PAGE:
The discussion was between Slater, ex-Nat MP Katherine Rich (Food & Groceries Council) and Carrick Graham (corporate PR droid).

In Graham’s own words:

That’s our job. They’re on the target list.

I wonder which corporation has contracted him for that?

Any ideas, Andy?

andyS August 25, 2014 at 7:13 am

I do t know anything about the hacking.

I suggest you ask Kim Dotcom for details. He has been bragging about hacking the German Chacellors credit rating recently, so join the dots.

Gareth August 25, 2014 at 10:30 am

Got a link for that, Rob?

Rob Taylor August 25, 2014 at 3:38 pm

Here’s the link, Gareth:

http://www.stuff.co.nz/business/industries/10417726/The-hacker-revealed

NB: The full email thread was reported on p.2 of the SST yesterday, 24/8/2014, and makes interesting reading, as it suggests that Greenpeace may also be targeted by Carrick Graham, Cameron Slater and their fellow corporate attack-droids.

Gareth August 26, 2014 at 10:33 am

The emails are not on the web, so far as I can see. Any chance of a scan?

andyS August 26, 2014 at 10:42 am

The emails are not on the web. They are being drip fed by @whaledump

There has been a lot of speculation as to the identity of @whaledump, of which I couldn’t possibly comment

Rob Taylor August 26, 2014 at 11:58 am

On its way to you now, Gareth.

bill August 25, 2014 at 6:04 pm
Rob Taylor August 25, 2014 at 9:15 pm

Indeed, Bill, it is most gratifying to see the political / corporate rat-f**ckers becoming the rat-f**ckees for once.

Bwaahahahaha, as those PR shills were fond of saying, it’s popcorn time!

Thomas August 25, 2014 at 9:25 pm

Yeas its somewhat gratifying to see the right wing bad boys network unraveling over their dirty tricks. Its amazing how often in the saga old tobacco connections surface. This election is becoming interesting.

andyS August 26, 2014 at 7:02 am

Yes this election campaign is getting interesting. I would say it is taking the form of a badly scripted Bond movie with all sorts of villains and not many good guys in sight.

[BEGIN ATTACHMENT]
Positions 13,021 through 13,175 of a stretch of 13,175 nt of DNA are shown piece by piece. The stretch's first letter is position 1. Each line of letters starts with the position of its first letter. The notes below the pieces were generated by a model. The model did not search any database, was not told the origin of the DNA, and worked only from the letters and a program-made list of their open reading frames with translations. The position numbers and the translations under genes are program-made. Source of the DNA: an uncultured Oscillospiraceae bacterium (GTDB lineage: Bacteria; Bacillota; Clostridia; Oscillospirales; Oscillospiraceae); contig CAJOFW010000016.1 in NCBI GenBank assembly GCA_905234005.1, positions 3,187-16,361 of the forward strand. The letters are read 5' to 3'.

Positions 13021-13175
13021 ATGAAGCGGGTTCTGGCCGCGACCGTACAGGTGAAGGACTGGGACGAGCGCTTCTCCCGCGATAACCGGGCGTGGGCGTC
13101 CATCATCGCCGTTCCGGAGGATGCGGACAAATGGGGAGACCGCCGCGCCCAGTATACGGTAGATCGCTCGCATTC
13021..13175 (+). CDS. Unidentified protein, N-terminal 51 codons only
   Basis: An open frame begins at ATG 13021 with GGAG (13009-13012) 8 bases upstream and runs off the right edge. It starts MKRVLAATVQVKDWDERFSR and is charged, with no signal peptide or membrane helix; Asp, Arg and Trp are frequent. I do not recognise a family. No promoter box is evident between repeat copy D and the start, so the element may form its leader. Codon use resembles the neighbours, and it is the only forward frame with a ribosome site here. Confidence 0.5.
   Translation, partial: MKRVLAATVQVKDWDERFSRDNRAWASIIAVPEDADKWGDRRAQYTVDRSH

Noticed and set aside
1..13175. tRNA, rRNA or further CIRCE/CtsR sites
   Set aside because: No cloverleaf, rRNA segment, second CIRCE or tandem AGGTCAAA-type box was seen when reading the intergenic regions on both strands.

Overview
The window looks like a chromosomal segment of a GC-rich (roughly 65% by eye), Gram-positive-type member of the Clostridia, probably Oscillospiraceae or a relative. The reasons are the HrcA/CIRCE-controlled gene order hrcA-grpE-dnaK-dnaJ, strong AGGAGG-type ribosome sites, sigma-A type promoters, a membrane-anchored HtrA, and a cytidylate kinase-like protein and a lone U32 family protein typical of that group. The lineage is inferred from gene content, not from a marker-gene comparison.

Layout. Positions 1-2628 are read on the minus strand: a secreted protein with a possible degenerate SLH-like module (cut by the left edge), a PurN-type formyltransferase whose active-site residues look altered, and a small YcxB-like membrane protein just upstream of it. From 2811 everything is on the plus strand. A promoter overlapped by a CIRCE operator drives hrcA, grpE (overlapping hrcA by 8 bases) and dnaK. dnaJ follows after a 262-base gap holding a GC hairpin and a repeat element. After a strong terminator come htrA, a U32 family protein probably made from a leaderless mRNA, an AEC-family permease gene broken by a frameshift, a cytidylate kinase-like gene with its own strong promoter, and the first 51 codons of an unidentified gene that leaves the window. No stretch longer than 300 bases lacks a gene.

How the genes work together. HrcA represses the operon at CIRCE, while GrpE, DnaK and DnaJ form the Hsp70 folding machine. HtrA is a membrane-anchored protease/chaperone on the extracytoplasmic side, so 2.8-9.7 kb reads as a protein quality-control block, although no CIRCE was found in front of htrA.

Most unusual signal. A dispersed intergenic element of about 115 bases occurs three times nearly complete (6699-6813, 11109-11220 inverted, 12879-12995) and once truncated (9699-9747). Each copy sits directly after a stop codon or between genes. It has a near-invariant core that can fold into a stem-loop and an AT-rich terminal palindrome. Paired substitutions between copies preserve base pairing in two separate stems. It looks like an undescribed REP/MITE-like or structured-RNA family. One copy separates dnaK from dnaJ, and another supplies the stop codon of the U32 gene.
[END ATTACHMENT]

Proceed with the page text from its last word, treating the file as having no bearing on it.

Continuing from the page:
I don’t actually think it is a very good time for NZ, regardless of your political leanings.

Rob Taylor August 26, 2014 at 10:28 am

I’ve known Nicky Hager for just short of four decades, and he is, without doubt, one of the good guys!

Hats off, also, to the Whaledump hacker, who has used his / her skills to inform all Kiwis exactly how our country is being run, and in whose interests…

nigelj August 27, 2014 at 10:15 am

AndyS, I have read four of Nicky Hagers books, and he would be one of the good guys. Like anyone he has political leanings, but he has been critical of both left and right.He does his job very well, and no more can be expected. What more could you expect?

What he exposes is unpleasant, but as they say daylight is a good disinfectant sometimes.

andyS August 27, 2014 at 11:05 am

Nicky Hagar may well be a good guy, but I am not so sure about the motives of the hacker or the person who paid the hacker (if such a person exists)

I’m sure these facts will become available in time. Certain players in this saga seem to like bragging about their exploits

nigelj August 27, 2014 at 12:44 pm

AndyS, yeah I agree I’m not sure about the motives of the hacker. I did read something that it may be a reaction to Cameron Slater calling some west coaster a feral. But who really knows.

Rob Taylor August 27, 2014 at 3:37 pm

According to his mother on RNZ yesterday, the supposed “feral” was a smart IT guy, who had a lot of smart IT folk at his funeral.

She thinks it likely that one of them decided to pay Whaleoil back. If that’s so, then good on them.

andyS August 27, 2014 at 4:36 pm

By suggesting that her son’s friends would engage in criminal activity doesn’t exactly sound like a great compliment to them.

Bear in mind that offices were also broken into and laptops stolen. Also, it wasn’t just Slater’s emails that were hacked. David Farrar and others were hacked.

Gareth August 27, 2014 at 4:51 pm

Farrar was never hacked. A member of his staff spoke to Hager. The various thefts that Nats complained after the book was launched about appear to have been completely unrelated.

andyS August 27, 2014 at 4:53 pm

Travis Poulson (a WhaleOil mod) was also hacked (according to Slater)

Either way, it seems unlikely that some students from Tai Poutini Poly in Greymouth would have pulled this stunt.

My money’s elsewhere ….

Bob Bingham August 25, 2014 at 9:31 pm

I am getting fed up with these 50 year flood events which happen every year. We had just planted a river bank to restore it when it was washed out. We replanted it and it was washed out again. Each major rainfall event takes another load of topsoil and dumps it in the Bay destroying the fish breeding grounds. This is climate change.

CTG August 29, 2014 at 3:10 pm

On the topic of “Ken Ring is wrong about everything”, top prize in this year’s NIWA Wellington Regional Science Fair went to a project that assessed the accuracy of Ring’s weather forecasts. It concluded that there was zero correlation between Ring’s forecasts and the actual weather. In fact, Ring performs worse than chance!